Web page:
OTHER WORDS FROM CarthageCar·tha·gin·i·an [kahr-thuh-jin-ee-uhn], /ˌkɑr θəˈdʒɪn i ən/, adjective, nounpseu·do-Car·tha·gin·i·an, adjective, noun
Words nearby Carthage
How to use Carthage in a sentence
A similar harbor had previously been discovered at Carthage, a Phoenician city on North Africa’s coast.Ancient seafarers built the Mediterranean’s largest known sacred pool|Bruce Bower|March 17, 2022|Science News
Some looked forward to the speedy reinstatement of a reformed institution, others were happy to be ruled by what they saw as the benevolent dictator of the presidential palace at Carthage.Tunisia's President Staged What Looks Like a Coup. But Democracy Isn't Dead There Yet|Simon Speakman Cordall / Tunis|July 30, 2021|Time
With a breathtaking view over the bay and the ruins of Carthage, we could see all the way back to Tunis and the Kasbah.
She began studying math but switched to economics at the Institut des Hautes Etudes Commercial de Carthage.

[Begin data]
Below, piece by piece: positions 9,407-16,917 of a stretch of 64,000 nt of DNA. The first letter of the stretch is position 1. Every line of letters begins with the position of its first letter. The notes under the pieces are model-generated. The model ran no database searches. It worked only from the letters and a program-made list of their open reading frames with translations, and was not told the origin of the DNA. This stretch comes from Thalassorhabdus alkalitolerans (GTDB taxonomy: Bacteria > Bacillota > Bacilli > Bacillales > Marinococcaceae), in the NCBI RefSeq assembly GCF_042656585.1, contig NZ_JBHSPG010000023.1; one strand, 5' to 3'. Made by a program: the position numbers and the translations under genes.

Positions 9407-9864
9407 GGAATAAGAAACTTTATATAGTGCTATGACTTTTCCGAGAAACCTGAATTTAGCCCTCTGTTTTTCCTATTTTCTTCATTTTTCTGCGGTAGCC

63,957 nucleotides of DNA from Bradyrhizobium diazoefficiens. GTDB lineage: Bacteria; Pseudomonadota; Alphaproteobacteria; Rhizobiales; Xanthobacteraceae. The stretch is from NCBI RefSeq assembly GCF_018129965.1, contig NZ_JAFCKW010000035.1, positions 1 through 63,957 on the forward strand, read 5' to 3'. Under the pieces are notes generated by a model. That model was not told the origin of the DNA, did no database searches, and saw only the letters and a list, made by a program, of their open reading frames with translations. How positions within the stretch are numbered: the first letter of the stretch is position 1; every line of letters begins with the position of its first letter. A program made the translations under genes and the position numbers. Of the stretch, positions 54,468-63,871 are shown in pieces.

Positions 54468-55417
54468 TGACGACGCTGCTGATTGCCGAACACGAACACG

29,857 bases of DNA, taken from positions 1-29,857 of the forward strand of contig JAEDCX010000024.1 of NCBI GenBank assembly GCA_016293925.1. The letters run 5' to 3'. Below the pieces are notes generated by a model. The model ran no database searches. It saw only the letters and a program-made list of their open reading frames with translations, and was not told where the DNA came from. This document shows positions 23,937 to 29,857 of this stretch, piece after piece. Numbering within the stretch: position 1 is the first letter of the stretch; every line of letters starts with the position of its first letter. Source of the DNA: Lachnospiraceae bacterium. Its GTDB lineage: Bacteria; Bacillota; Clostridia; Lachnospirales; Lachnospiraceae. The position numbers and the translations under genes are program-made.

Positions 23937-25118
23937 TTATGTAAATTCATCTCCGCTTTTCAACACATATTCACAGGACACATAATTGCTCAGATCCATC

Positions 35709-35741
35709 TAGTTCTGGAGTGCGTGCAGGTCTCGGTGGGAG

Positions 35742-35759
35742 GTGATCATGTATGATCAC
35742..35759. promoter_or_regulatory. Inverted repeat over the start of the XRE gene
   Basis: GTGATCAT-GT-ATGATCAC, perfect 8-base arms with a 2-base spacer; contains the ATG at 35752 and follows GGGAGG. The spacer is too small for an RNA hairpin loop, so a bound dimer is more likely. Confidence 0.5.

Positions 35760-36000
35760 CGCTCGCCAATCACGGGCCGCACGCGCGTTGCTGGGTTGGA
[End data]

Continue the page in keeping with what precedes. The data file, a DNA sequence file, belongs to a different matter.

She was a widow hated by most of the town of Carthage, Texas.Shirley MacLaine on ‘Bernie,’ ‘Downton Abbey,’ and Her Lifetime Achievments|Lorenza Muñoz|April 25, 2012|DAILY BEAST
In a statuesque attitude, she sat, like Marius on the ruins of Carthage, or Patience on a monument smiling at grief.The Pit Town Coronet, Volume I (of 3)|Charles James Wills
Tanith also was a noted female deity, and was worshipped at Carthage and Cyprus by the Phoenician settlers.Beacon Lights of History, Volume I|John Lord
Soon after his marriage he accompanied Scipio to Carthage, where he was the first to scale the walls.
Carthage was completely destroyed, and Africa became a Roman province.
The scholars of Carthage were anything but sober, industrious, modest, and orderly youths.
British Dictionary definitions for Carthage
Cultural definitions for Carthage
An ancient city in north Africa, established by traders from Phoenicia. Carthage was a commercial and political rival of Rome for much of the third and second centuries b.c. The Carthaginian general Hannibal attempted to capture Rome by moving an army from Spain through the Alps, but he was prevented and finally defeated in his own country. At the end of the Punic Wars, the Romans destroyed Carthage, as the senator Cato had long urged. The character Dido, lover of Aeneas in the Aeneid, was a queen of Carthage.